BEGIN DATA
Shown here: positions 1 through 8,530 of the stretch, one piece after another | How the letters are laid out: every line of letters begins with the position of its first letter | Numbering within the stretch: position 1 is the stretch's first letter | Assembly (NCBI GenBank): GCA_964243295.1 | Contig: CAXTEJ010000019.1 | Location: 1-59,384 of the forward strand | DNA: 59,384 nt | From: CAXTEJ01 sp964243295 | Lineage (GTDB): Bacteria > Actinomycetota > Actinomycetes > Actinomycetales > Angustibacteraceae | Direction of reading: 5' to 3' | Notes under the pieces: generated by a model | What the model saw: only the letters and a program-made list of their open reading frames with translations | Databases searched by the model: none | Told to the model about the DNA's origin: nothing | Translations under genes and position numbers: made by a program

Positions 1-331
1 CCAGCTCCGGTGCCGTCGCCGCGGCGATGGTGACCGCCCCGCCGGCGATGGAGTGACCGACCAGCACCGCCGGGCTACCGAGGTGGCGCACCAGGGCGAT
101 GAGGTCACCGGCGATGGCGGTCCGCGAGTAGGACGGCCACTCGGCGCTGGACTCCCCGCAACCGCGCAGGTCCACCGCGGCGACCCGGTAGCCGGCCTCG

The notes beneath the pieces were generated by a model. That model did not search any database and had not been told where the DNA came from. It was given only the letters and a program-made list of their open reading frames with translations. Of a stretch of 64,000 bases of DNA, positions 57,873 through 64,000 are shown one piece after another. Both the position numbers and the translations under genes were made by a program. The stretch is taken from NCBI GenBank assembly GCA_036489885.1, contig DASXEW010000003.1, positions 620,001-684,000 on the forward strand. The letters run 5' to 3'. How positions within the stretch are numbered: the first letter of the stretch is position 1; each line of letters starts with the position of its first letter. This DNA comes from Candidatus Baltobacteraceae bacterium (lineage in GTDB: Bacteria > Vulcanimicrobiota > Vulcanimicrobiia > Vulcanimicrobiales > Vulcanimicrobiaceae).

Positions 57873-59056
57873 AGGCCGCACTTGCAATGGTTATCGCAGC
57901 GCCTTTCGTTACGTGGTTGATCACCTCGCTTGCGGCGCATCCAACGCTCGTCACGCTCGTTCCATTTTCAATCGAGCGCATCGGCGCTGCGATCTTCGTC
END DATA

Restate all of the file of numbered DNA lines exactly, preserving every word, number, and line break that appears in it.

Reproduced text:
Shown here: positions 1 through 8,530 of the stretch, one piece after another | How the letters are laid out: every line of letters begins with the position of its first letter | Numbering within the stretch: position 1 is the stretch's first letter | Assembly (NCBI GenBank): GCA_964243295.1 | Contig: CAXTEJ010000019.1 | Location: 1-59,384 of the forward strand | DNA: 59,384 nt | From: CAXTEJ01 sp964243295 | Lineage (GTDB): Bacteria > Actinomycetota > Actinomycetes > Actinomycetales > Angustibacteraceae | Direction of reading: 5' to 3' | Notes under the pieces: generated by a model | What the model saw: only the letters and a program-made list of their open reading frames with translations | Databases searched by the model: none | Told to the model about the DNA's origin: nothing | Translations under genes and position numbers: made by a program

Positions 1-331
1 CCAGCTCCGGTGCCGTCGCCGCGGCGATGGTGACCGCCCCGCCGGCGATGGAGTGACCGACCAGCACCGCCGGGCTACCGAGGTGGCGCACCAGGGCGAT
101 GAGGTCACCGGCGATGGCGGTCCGCGAGTAGGACGGCCACTCGGCGCTGGACTCCCCGCAACCGCGCAGGTCCACCGCGGCGACCCGGTAGCCGGCCTCG

The notes beneath the pieces were generated by a model. That model did not search any database and had not been told where the DNA came from. It was given only the letters and a program-made list of their open reading frames with translations. Of a stretch of 64,000 bases of DNA, positions 57,873 through 64,000 are shown one piece after another. Both the position numbers and the translations under genes were made by a program. The stretch is taken from NCBI GenBank assembly GCA_036489885.1, contig DASXEW010000003.1, positions 620,001-684,000 on the forward strand. The letters run 5' to 3'. How positions within the stretch are numbered: the first letter of the stretch is position 1; each line of letters starts with the position of its first letter. This DNA comes from Candidatus Baltobacteraceae bacterium (lineage in GTDB: Bacteria > Vulcanimicrobiota > Vulcanimicrobiia > Vulcanimicrobiales > Vulcanimicrobiaceae).

Positions 57873-59056
57873 AGGCCGCACTTGCAATGGTTATCGCAGC
57901 GCCTTTCGTTACGTGGTTGATCACCTCGCTTGCGGCGCATCCAACGCTCGTCACGCTCGTTCCATTTTCAATCGAGCGCATCGGCGCTGCGATCTTCGTC